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How 9/11 Affected Your Bill-Paying Practices

As we approach another anniversary of the 9/11 attacks, the media will be full of remembrances of the tragic events of that fateful day.  None of us will ever forget it.

I was working for a CPA firm at the time, on the tenth floor of a building in downtown Pittsburgh, shut off from the outside world because of our distance high in the sky and firm rules which prohibited us from listening to radios or checking the internet for news during working hours.  I became aware of what was happening when a client called and canceled a meeting that we had scheduled for later in the day.  Soon panic would ensue as everybody who was downtown decided to get home as soon as possible.  I hopped onto a crowded bus---a very crowded bus---which took a different route home, careful to avoid tunnels and bridges.  We were stuck in the type of traffic jam seen in this town only after the Steelers win the Super Bowl.

As the events of 9/11 are recalled by the pundits, I doubt any of them will discuss the effect that 9/11 had on banking practices and in turn how you pay bills.  You might notice that when you get your monthly bank statement, there is one list of checks that have cleared in the ordinary fashion and a separate list of checks that were converted to electronic transfers by the payees.  The latter list often includes checks written in payment of mortgages, credit cards, and utilities.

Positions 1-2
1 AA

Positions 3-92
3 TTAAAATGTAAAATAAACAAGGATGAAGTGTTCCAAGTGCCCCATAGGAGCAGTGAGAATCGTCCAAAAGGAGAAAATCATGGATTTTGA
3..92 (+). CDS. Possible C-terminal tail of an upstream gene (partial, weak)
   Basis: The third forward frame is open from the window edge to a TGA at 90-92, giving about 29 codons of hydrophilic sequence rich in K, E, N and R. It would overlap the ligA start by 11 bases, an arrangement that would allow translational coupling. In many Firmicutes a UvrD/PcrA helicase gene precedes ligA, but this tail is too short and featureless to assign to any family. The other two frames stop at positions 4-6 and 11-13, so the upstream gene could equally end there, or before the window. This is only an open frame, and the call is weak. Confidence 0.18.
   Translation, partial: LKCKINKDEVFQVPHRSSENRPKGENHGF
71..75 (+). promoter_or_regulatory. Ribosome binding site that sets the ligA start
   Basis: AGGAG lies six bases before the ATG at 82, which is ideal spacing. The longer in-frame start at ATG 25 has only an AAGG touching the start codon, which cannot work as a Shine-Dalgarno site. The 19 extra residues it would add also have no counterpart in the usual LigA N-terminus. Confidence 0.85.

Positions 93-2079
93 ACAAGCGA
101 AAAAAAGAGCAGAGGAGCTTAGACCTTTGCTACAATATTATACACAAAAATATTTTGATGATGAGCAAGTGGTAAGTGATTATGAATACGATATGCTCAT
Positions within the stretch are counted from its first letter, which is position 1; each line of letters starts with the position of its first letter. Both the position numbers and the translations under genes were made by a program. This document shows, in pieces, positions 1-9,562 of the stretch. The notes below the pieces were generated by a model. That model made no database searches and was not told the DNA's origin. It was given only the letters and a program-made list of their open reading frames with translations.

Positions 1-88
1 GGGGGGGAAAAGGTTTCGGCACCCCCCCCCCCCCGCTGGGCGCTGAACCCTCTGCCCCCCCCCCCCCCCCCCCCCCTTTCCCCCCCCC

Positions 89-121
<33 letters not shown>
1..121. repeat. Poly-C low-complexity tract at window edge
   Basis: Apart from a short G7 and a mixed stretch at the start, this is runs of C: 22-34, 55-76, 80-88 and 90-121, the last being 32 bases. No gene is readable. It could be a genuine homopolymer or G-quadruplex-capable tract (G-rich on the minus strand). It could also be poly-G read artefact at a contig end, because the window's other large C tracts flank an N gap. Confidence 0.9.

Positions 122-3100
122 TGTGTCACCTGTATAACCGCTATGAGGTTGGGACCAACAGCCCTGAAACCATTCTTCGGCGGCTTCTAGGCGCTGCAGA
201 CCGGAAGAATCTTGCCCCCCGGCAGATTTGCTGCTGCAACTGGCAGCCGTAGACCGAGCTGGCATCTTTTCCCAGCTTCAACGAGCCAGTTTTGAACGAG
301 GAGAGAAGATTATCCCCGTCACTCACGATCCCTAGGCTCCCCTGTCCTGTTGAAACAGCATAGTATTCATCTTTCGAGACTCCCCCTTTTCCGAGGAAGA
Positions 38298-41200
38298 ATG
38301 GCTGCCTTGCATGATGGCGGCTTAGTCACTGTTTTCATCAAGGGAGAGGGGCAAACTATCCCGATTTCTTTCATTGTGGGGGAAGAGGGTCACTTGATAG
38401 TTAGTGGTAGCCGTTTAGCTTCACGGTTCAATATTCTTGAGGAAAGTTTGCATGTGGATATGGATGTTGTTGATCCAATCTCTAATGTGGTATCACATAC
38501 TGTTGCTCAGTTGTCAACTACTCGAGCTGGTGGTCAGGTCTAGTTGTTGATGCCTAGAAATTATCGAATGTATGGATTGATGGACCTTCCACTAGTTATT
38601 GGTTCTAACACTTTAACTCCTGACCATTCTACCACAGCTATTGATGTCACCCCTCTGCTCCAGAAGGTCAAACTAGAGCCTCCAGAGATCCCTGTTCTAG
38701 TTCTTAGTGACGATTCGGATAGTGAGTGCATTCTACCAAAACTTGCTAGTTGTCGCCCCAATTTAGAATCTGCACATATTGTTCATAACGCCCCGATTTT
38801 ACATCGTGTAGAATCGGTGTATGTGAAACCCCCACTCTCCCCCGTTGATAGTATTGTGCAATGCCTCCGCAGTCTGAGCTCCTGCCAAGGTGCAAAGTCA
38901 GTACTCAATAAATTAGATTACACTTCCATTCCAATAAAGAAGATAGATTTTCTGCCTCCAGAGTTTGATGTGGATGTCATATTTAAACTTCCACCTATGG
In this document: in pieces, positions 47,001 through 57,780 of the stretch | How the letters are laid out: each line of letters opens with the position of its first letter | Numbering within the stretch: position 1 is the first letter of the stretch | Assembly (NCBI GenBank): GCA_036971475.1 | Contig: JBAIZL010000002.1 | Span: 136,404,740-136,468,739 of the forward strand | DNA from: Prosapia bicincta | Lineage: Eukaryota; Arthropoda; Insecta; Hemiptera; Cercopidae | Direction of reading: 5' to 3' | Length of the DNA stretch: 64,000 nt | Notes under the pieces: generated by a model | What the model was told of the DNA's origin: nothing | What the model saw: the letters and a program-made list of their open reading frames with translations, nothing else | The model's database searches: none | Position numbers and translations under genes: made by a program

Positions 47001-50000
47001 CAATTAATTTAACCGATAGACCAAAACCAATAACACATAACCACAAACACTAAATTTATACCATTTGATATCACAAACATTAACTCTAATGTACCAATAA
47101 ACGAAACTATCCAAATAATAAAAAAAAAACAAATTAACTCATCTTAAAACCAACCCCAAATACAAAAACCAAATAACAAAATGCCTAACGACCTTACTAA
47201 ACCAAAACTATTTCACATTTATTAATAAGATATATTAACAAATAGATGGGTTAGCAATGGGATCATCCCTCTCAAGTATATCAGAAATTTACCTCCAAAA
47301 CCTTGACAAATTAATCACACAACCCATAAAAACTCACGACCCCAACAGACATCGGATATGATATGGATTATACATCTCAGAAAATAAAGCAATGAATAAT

After the events of 9/11, when planes were grounded for several days, millions upon millions of checks that were to be sent to the payer banks to be cleared were also grounded.  It was decided that another system was needed, because if this country were ever to be under attack for days at a time, checks would take weeks and months to clear, potentially damaging our economy.  Thus the system that permitted payees to convert checks to electronic transfers, and thus get their money instantly without waiting for the checks to clear, was born.

This new system affected those of you who hoped to gain a few days' "float," maybe by mailing checks to your creditors a few days before your paycheck was to be deposited.  Perhaps this new system even caught you by surprise and you bounced a few checks before you knew what was going on.

If this affects you, there are a couple things you can do.  See whether you can get checking privileges on your savings account, so that you could write checks from it for those bills that are coming due before you receive your paycheck.  You can also arrange with your bank to get overdraft protection, with the necessary funds to cover overdrafts coming from a home equity loan or a bank credit card, depending on which you might qualify for.  Under either of these solutions, you will want to replace the money when your paycheck comes in, so as not to start an inescapable cycle of draining your savings or adding to your debt.  In any event, the days of relying on float are over forever.

Of course, the best course of action is simply to get your financial affairs in order so that you don't have to concern yourself with such matters.  Hopefully these weekly blog postings are helping you get there.